Stay safe and get some competent help.
 

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In the meantime, can you think of anything that may have damaged the wires going to the thermostat or possibly out to the compressor unit if it's a heat pump.

I'm sorry we can't coach you through this repair but it will require lots of dead circuit tests with an accurate ohmmeter and someone who knows where and what to measure and what readings to expect.

Or he may disconnect certain portions of the system and check with a fused transformer for current draw. Lots of fun that takes time to avoid further damage. Me, I'd put a couple of 12 volt bulbs in series with the secondary and unplug things starting at the far end and working back until the lights went out. To each his own, your tech may have his own plan.

Good luck, SD2
 

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Discussion Starter · #16 ·
Yes, time to call in an expert.

The event logs for the System on the Nexia website show the thermostat "disconnected by System event" 1/6 @ 4:41 then it has some more 'connects' and 'disconnects' until 1/6 @ 5:44 when it finally quit for good. Scrolling back from 1/5 - 1/3 in the logs there are no other connect or disconnect messages so it would appear the problem started 1/6 @ 4:41.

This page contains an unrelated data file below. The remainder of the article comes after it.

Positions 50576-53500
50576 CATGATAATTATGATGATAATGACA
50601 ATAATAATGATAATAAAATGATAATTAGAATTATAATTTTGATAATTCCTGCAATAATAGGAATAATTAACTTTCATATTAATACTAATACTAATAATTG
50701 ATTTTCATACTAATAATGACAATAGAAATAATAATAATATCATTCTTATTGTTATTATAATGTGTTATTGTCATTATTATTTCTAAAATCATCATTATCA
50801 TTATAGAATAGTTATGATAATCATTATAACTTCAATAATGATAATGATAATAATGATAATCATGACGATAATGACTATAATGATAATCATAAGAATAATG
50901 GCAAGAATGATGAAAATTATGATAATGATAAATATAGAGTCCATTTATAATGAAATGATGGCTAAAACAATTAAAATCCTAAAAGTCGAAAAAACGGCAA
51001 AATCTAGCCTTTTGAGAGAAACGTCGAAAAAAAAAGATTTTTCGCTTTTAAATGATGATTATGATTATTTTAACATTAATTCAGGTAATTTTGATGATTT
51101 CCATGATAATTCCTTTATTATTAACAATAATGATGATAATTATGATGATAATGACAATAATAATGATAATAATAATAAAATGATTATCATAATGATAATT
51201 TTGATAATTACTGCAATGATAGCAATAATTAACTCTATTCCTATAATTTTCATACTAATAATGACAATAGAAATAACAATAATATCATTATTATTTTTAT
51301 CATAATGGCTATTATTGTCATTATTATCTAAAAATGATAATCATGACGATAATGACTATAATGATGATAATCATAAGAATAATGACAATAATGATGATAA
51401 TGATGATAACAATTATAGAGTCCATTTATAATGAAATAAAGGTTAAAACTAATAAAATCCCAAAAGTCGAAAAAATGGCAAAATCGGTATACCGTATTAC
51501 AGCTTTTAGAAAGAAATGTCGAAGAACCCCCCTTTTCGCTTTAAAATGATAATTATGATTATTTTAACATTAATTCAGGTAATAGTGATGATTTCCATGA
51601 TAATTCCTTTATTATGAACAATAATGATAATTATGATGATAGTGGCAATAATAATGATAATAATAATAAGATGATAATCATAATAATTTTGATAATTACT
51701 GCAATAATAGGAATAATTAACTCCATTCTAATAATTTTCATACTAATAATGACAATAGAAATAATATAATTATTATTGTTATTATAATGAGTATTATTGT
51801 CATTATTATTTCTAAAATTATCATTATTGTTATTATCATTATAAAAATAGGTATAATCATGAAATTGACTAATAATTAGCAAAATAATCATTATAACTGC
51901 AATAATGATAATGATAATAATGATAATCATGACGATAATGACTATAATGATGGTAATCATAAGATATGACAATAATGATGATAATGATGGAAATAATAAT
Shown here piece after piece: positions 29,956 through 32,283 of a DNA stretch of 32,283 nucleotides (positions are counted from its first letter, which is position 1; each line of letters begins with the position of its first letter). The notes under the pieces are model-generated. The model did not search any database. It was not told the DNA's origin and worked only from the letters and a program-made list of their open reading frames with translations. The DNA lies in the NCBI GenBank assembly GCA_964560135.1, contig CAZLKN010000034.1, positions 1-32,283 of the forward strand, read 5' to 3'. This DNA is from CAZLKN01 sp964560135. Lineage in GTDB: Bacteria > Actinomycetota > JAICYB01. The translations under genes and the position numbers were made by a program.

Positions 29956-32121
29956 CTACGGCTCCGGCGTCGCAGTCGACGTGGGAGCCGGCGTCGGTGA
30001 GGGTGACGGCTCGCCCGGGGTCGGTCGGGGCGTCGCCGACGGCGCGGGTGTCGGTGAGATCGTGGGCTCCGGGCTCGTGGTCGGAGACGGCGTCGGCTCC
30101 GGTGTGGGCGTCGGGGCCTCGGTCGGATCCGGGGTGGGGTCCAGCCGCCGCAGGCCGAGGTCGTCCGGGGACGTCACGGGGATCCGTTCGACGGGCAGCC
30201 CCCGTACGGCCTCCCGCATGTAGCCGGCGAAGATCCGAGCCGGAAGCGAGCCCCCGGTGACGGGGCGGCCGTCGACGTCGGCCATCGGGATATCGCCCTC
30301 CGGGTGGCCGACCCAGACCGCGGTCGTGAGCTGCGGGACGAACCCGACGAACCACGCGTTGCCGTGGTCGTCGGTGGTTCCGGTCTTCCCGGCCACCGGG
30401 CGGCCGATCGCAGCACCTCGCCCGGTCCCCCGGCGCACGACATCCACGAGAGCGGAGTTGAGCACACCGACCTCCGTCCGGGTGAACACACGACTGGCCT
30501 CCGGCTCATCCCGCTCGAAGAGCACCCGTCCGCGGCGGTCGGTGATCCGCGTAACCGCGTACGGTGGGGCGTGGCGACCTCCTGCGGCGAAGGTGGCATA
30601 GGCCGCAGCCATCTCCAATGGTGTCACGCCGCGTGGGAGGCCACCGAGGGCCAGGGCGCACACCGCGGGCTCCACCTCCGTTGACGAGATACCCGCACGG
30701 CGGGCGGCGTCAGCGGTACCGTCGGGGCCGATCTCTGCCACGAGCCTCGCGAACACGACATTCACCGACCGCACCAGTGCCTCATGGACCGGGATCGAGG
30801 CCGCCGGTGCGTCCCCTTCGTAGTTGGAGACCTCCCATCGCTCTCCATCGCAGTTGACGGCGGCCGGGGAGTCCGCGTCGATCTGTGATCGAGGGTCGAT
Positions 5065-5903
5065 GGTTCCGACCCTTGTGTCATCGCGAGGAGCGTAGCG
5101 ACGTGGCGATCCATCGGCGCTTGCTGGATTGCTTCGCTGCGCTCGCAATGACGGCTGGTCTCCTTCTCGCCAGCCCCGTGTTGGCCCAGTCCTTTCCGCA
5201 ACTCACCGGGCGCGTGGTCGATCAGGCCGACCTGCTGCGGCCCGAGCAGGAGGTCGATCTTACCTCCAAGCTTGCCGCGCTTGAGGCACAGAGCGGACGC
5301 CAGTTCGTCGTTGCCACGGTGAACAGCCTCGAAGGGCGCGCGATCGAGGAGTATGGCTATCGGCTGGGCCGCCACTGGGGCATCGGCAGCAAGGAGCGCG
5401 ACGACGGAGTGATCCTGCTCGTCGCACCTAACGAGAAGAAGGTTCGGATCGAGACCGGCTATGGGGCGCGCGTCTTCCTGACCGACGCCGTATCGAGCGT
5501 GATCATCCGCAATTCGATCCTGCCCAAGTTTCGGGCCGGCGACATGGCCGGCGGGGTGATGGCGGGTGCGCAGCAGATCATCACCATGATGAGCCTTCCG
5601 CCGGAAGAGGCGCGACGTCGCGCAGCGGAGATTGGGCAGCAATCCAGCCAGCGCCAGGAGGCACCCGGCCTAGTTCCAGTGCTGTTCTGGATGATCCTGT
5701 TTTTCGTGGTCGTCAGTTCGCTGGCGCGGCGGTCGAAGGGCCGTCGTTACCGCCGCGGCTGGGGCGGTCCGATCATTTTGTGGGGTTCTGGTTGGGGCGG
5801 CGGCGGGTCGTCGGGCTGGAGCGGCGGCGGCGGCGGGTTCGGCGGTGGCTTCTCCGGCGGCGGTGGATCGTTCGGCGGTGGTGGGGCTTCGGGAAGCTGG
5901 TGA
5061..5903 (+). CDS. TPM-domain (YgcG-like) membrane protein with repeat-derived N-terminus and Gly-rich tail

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Discussion Starter · #18 ·
Final update:

The tech found the outside contacter was fried, as well as the 110 to 24 transformer. After replacing them, he discovered that the thermostat (XL824) was sending heating and cooling signals at the same time. There were no errors on the thermostat screen. Even with the thermostat set to "off", the outside compressor was turning on.

Replaced the thermostat and now all is good!
 

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That's the trouble with those digital thermostats. The old mechanical ones were more reliable and harder to damage. In your case, the shorted contactor wouldn't normally have damaged the thermostat if you were in heating mode since it isn't R leg connected during that mode. I suspect the tech caused that damage in his testing procedure but so what... smit happens and all is well now.

Thanks for posting back with the update

Regards, SD2